Temptation to be an expert

For most of my life, I had wanted to be an expert. I wanted to be looked up upon for specific knowledge or intelligence, or smarts in some area. There were of course, some areas I was more keen on than others. And as I read more, and gravitate towards specific topics, I wanted more and more to be known as an expert in those subject matters. The problem is that I was curious about many other things as well; in things I would not consider myself expert in (yet).

So then my knowledge starts to broaden, and I get to know a lot more about a variety of things. And I begin to see patterns across the domains. And I begin to think of expertise less like a deep hole, and more like a network of connections across disparate bits of knowledge that others might not recognise as fitting together but you, as the expert, can see it. Precisely because of the lots of learning you had to get there – not by hoarding knowledge but by eventually seeing patterns in the knowledge you acquire.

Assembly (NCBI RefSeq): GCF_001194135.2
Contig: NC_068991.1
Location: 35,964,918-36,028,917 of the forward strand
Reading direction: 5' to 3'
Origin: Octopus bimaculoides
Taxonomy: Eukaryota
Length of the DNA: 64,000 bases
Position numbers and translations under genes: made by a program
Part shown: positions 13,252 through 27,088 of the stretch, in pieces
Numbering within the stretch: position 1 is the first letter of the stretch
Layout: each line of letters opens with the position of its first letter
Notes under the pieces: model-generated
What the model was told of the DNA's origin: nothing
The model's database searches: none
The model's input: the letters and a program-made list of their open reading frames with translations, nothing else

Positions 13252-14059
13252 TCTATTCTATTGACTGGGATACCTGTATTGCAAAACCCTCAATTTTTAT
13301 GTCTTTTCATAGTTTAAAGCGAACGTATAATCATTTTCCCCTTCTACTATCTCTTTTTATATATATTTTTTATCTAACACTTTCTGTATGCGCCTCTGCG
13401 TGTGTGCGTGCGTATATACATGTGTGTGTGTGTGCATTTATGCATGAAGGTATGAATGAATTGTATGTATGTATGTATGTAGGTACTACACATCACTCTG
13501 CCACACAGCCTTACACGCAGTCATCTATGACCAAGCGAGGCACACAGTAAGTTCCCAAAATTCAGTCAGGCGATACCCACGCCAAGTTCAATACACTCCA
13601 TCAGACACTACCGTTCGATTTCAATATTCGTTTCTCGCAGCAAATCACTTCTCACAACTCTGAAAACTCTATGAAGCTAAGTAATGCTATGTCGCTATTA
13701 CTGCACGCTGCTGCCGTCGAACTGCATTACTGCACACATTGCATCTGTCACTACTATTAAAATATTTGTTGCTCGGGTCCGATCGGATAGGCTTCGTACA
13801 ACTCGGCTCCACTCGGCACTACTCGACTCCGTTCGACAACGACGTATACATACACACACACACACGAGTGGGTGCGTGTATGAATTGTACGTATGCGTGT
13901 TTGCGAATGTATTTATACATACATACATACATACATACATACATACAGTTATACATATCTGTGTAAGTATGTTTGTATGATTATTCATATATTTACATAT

And then you begin to belittle dense knowledge in any single field or narrow buckets of knowledge that serve specific and narrow purposes. You no longer think that an expert is worth becoming; if you were an expert in just one or a few areas, you are losing out so much more of reality worth exploring. Maybe I just need to be reminded that I never was keen on being an expert, just pursuing wisdom more than mere knowledge. And wisdom is truly a more worthwhile pursuit.